With clear distinctions between administration and power, the nature of individual leadership changes dramatically. Leaders cultivate dialogue and execute the will of the community. The Zapatistas expresses this is through the term cargo, meaning the charge or burden. Council membership execute the will of their community, leadership means “to obey and not to command, to represent and not to supplant…to move down and not upwards.”

A second critical distinction between professional-driven politics as usual and communalism is citizenship. By using the term “citizen”, communalists deliberately contradict the restrictive and emptied notion of citizenship invoked by modern-day nation-states. In communal societies, citizenship is conferred to every adult who lives within the municipality. Every adult who lives within the municipality is empowered to directly participate, vote and take a turn performing administrative roles. Rather, this radical idea of citizenship is based on residency and face-to-face relationships.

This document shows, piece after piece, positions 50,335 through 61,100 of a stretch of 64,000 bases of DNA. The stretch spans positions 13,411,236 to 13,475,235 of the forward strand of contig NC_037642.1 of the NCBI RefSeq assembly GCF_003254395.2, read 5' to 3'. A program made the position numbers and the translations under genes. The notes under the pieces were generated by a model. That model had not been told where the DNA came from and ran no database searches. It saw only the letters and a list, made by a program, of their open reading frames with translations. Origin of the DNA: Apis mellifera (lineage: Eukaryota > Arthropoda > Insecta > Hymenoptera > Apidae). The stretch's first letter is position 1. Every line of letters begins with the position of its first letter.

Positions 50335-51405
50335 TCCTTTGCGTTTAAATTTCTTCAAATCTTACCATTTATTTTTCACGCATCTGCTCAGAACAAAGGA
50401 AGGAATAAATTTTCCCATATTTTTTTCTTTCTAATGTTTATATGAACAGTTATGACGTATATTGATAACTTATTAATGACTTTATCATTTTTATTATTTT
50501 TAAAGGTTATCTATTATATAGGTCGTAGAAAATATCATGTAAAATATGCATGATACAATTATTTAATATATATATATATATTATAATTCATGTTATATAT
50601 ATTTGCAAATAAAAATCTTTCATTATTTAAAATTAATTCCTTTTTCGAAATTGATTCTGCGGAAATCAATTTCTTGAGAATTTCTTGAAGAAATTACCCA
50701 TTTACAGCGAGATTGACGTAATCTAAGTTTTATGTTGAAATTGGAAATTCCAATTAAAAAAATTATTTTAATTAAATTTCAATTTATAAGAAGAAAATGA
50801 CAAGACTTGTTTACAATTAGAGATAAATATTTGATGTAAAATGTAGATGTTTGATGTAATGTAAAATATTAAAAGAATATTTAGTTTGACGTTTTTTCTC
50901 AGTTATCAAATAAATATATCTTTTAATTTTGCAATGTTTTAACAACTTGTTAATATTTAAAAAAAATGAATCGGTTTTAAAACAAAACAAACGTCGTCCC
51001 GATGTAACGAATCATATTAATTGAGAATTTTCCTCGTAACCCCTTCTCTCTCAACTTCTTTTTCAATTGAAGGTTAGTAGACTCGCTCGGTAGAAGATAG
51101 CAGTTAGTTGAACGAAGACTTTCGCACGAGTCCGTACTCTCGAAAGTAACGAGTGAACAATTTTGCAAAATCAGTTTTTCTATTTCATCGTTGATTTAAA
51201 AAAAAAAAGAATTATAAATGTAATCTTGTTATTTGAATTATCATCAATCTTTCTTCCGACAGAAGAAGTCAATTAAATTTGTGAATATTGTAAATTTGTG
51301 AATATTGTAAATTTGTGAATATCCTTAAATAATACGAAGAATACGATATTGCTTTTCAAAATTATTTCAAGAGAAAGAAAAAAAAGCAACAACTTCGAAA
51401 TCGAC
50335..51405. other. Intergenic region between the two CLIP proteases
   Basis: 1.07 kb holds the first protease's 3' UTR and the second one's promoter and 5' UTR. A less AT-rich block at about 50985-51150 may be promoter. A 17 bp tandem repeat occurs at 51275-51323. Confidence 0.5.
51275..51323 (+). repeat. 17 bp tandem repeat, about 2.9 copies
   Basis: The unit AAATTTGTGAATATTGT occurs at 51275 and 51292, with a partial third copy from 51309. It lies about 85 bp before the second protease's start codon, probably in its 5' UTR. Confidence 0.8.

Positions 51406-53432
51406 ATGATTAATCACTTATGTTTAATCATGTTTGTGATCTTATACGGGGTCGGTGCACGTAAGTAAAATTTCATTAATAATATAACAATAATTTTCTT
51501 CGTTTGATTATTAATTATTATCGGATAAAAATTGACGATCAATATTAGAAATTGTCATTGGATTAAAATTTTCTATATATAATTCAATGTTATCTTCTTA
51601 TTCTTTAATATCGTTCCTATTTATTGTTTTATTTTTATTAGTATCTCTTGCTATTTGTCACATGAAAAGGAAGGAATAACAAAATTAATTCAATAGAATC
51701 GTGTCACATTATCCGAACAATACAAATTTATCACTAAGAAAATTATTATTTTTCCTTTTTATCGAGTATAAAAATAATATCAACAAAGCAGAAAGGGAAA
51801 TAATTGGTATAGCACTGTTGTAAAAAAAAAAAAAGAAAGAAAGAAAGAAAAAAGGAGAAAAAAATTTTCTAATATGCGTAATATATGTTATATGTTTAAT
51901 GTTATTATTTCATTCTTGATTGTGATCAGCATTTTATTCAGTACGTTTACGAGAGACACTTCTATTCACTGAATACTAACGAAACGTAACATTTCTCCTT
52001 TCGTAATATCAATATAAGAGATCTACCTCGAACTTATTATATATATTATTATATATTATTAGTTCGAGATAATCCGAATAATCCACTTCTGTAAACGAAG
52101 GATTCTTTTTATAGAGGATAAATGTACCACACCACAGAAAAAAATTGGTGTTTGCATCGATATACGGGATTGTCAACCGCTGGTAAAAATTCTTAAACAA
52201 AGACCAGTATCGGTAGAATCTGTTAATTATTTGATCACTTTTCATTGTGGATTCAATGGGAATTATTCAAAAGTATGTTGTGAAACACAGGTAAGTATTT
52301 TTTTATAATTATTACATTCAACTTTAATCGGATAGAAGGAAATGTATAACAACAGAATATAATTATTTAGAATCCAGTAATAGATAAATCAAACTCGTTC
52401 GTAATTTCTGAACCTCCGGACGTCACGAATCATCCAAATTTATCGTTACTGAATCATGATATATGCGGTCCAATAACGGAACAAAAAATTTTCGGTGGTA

Civic assemblies are a living tradition that appear time and again throughout history. It is worth pausing here to consider the conceptual resources left to us by classical Athenian democracy. Admittedly, Athenian society was far from perfect. Like the rest of the Mediterranean world at that time, Athens was built upon the backs of slaves and domesticated women. Nonetheless, Athenian democracy to this day is the most well-documented example of direct, communal self-management:

Agora: The common public square or meetinghouse where the assembly gathers. The agora is home to our public selves, where we go to make decisions, raise problems, and engage in public discussion.

Ekklesia: The general assembly, a community of citizens.

Boule: The administrative body of 500 citizens that rotated once every year.

Polis: The city itself. But here again, the term refers not to mere materiality, but rather to a rich, multi-species and material community. The polis is an entity and character unto itself.

Paeida: Ongoing political and ethical education individuals undergo to achieve arete, virtue or excellence.

The key insight of classical Athenian democracy is that assembly politics are organic. Far more than a mere structure or set of mechanisms, communalism is a synergy of elements and institutions that lead to a particular kind of community and process. Yet assemblies alone do not exhaust communal politics. Just as communities are socially, ecologically and economically inter-dependent, a truly free and ethical society must engage in robust inter-community dialogue and association. Confederation allows autonomous communities toscale up” for coordination across a regional level.